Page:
Rio Tinto Group, the world’s second-largest mining company, raised its bid for Riversdale Mining Ltd. (RIV) by 3 percent to A$3.9 billion ($3.9 billion) as share purchases by steelmakers threaten to scuttle the deal.
“The choice for Riversdale shareholders is clear - accept the $16 or $16.50 on offer or risk seeing their share price return to pre-bid levels,” Doug Ritchie, Rio’s energy chief executive officer, said in the statement. Rio will pay A$16.50 a share, 9 percent more than Riversdale’s close yesterday, should more than half its shareholders accept, Rio said.
Gaining control of Riversdale’s Mozambican projects would boost Rio’s reserves of steelmaking coal as prices double. Rio says it will settle for a controlling stake as Sydney-based Riversdale’s two biggest holders, Mumbai-based Tata Steel Ltd. (TATA) and Cia. Siderurgica Nacional SA, increased their stakes to strengthen their hand in negotiations for supply contracts.
“Rio are showing some goodwill to other parties who may be less convinced about Rio entering the fray,” said Tim Schroeders, who helps manage $1 billion at Pengana Capital Ltd. in Melbourne, adding that he expects Rio to get 50 percent. “This is a sensible move without betting the company or paying an extravagant price in the hope the major parties involved can find a common ground.”
Riversdale shares gained 3.2 percent to A$15.61 at the close in 4:10 p.m. Sydney time close on the Australian stock exchange. That’s 5.4 percent less than Rio’s latest offer.
“What that’s telling us up to now is there is no competing offer and we have had no indication of any alternative offer,” Riversdale Chief Executive Officer Steve Mallyon told Rishaad Salamat on Bloomberg Television’s “On the Move Asia” program today. “I believe Rio Tinto will be successful.”
Rio fell 3.8 percent to 3,931.5 pence in London, the lowest since Oct. 12. The company’s Sydney-traded shares earlier fell 2.4 percent to A$80.42.
At the increased offer, London-based Rio is paying 6.9 times the asset value of Riversdale, according to data compiled by Bloomberg. That compares with the 1.6 times median of 10 comparable industry deals globally in the past five years.
Global mining deals have had the best start to a year since 2008, with 261 deals worth $31.8 billion, according to data compiled by Bloomberg. There were 1,590 deals worth $144.8 billion last year, the highest level since 2007.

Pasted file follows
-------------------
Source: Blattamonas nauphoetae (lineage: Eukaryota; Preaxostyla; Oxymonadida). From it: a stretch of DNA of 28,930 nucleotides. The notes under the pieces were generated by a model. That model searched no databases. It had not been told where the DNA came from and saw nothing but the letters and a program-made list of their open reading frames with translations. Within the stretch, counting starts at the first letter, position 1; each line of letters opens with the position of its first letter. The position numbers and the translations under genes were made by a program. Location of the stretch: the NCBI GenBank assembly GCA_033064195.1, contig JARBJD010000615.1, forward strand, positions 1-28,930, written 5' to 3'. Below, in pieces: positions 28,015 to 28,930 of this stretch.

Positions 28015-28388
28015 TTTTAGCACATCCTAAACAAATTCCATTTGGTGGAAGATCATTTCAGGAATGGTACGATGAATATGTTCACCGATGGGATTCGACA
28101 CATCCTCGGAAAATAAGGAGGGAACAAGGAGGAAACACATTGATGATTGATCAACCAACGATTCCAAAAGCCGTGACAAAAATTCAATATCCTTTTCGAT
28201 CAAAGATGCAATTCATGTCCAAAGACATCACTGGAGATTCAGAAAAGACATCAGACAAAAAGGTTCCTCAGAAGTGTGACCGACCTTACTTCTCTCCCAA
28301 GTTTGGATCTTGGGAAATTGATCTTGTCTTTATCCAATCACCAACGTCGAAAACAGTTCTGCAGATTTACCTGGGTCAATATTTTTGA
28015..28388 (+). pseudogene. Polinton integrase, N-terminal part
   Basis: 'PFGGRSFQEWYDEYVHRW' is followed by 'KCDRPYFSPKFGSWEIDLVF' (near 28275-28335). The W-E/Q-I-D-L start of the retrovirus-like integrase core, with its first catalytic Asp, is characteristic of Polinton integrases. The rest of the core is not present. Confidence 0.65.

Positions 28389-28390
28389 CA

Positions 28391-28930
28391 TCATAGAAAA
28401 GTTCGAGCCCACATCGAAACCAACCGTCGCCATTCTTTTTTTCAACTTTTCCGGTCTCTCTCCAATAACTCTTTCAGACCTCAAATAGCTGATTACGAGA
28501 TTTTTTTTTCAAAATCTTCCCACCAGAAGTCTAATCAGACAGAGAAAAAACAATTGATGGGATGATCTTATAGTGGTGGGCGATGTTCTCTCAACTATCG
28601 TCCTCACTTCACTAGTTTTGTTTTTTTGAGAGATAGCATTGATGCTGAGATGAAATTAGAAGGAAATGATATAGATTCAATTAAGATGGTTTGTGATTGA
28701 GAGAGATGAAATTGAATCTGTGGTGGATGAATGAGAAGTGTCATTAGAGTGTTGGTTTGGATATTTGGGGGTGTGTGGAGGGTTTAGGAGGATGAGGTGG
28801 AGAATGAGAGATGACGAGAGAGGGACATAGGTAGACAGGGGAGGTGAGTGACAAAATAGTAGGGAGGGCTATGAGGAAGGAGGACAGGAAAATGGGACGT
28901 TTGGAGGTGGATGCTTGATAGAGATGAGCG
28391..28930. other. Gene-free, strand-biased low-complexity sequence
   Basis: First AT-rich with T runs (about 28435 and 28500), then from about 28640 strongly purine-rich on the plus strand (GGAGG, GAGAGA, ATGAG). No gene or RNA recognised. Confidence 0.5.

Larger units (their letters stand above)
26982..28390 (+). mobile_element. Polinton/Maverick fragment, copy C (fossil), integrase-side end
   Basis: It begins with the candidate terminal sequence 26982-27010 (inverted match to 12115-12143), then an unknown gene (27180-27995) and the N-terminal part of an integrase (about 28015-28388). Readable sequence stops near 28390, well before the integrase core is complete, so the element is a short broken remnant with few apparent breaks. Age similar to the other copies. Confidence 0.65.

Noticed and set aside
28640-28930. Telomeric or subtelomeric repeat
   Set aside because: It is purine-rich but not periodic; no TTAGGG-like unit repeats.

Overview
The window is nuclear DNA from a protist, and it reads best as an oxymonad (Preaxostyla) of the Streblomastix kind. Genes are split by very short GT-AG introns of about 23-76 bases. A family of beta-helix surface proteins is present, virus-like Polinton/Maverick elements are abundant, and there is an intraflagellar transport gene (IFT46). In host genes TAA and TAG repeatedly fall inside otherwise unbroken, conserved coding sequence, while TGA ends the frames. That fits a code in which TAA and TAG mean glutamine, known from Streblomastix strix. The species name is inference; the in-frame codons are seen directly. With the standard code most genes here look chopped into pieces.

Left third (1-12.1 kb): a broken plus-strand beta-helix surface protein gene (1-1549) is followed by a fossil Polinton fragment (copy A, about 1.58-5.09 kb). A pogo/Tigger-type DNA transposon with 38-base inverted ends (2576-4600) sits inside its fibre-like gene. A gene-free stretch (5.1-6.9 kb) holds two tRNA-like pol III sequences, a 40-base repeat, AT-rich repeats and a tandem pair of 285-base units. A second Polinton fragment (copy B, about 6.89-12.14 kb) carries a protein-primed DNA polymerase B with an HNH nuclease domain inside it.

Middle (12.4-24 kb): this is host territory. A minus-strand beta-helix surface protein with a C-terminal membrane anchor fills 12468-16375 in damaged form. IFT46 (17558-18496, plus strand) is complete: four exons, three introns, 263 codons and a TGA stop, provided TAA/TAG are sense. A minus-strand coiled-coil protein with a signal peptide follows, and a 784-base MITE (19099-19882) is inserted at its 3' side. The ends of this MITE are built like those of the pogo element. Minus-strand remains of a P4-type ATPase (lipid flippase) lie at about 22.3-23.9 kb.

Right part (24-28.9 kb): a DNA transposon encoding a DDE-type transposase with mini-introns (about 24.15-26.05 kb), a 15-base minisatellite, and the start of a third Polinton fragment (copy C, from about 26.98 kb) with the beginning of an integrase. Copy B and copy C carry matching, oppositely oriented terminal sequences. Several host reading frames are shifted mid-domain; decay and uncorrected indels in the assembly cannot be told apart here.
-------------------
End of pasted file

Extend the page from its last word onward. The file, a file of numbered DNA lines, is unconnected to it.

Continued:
If successful, the deal would be Rio’s first acquisition since it bought Canada’s Alcan Inc. That deal left the company grappling with almost $40 billion of debt, forcing it to undertake a $15.2 billion rights offer. Last month, Rio said second-half profit tripled as the global economic recovery boosted prices for iron ore and copper.
Rio extended its offer, recommended by the Riversdale board, by two weeks to April 1. The company holds 17.5 percent of Riversdale, according to data compiled by Bloomberg. Tata Steel holds 27.1 percent and CSN, as the Brazilian steelmaker is known, has a 19.9 percent stake.
“We remain extremely skeptical about” Rio being successful in winning 50 percent of Riversdale, Gregory Lafitte, head of Asian merger arbitrage at Louis Capital Markets Ltd. in Hong Kong, said in an e-mail.
“Rio tried to gain more time to negotiate with the two parties, but we estimate that this improvement is not enough to encourage” them to change their minds, he said.
Tata Steel’s Managing Director H.M. Nerurkar said on Feb. 21 his company wanted to retain its stake in Riversdale. He didn’t answer two calls made today to his mobile phone. Tata also owns 35 percent of Riversdale’s Benga coal project in Mozambique. Flavia Ferreira, a spokeswoman at CSN didn’t immediately respond to e-mails today seeking comment.
“We’ve had constant communication with our shareholders such as Tata,” Riversdale’s Mallyon said today. “As an expanding steel company they are extremely interested in the potential to grow the Riversdale business in Mozambique and they have been quite supportive. I believe the Rio Tinto proposal will be something of enormous interest to Tata going forward.”
The price of coking coal has doubled in the past two years to about $301 a metric ton, according to UBS AG data.
A successful takeover would add 13 billion tons of coking coal to Rio’s resources, split between Riversdale’s Zambeze project and the Benga development, according to the Australian miner’s website. Riversdale said on Jan. 24 it would need an extra A$400 million to fund its share of the development cost for the Benga project’s stages 2 and 3 and “not less” than $2.9 billion for the Zambeze project.
“There is no question that Rio Tinto’s expertise is crucial to overcoming the development challenges of Riversdale’s projects,” Rio’s Ritchie said.
Construction for the first stage of the Benga project is targeted for completion during the second half of this year, for production capacity of 5.3 million metric tons of coal that may rise to 20 million tons. The Zambeze project is set to complete a pre-feasibility study in the same period, and production won’t start before 2014, Riversdale said.
Rio is being advised by Macquarie Group Ltd. and Riversdale by UBS AG. Rio is the world’s second-largest mining company by sales, behind BHP Billiton Ltd.
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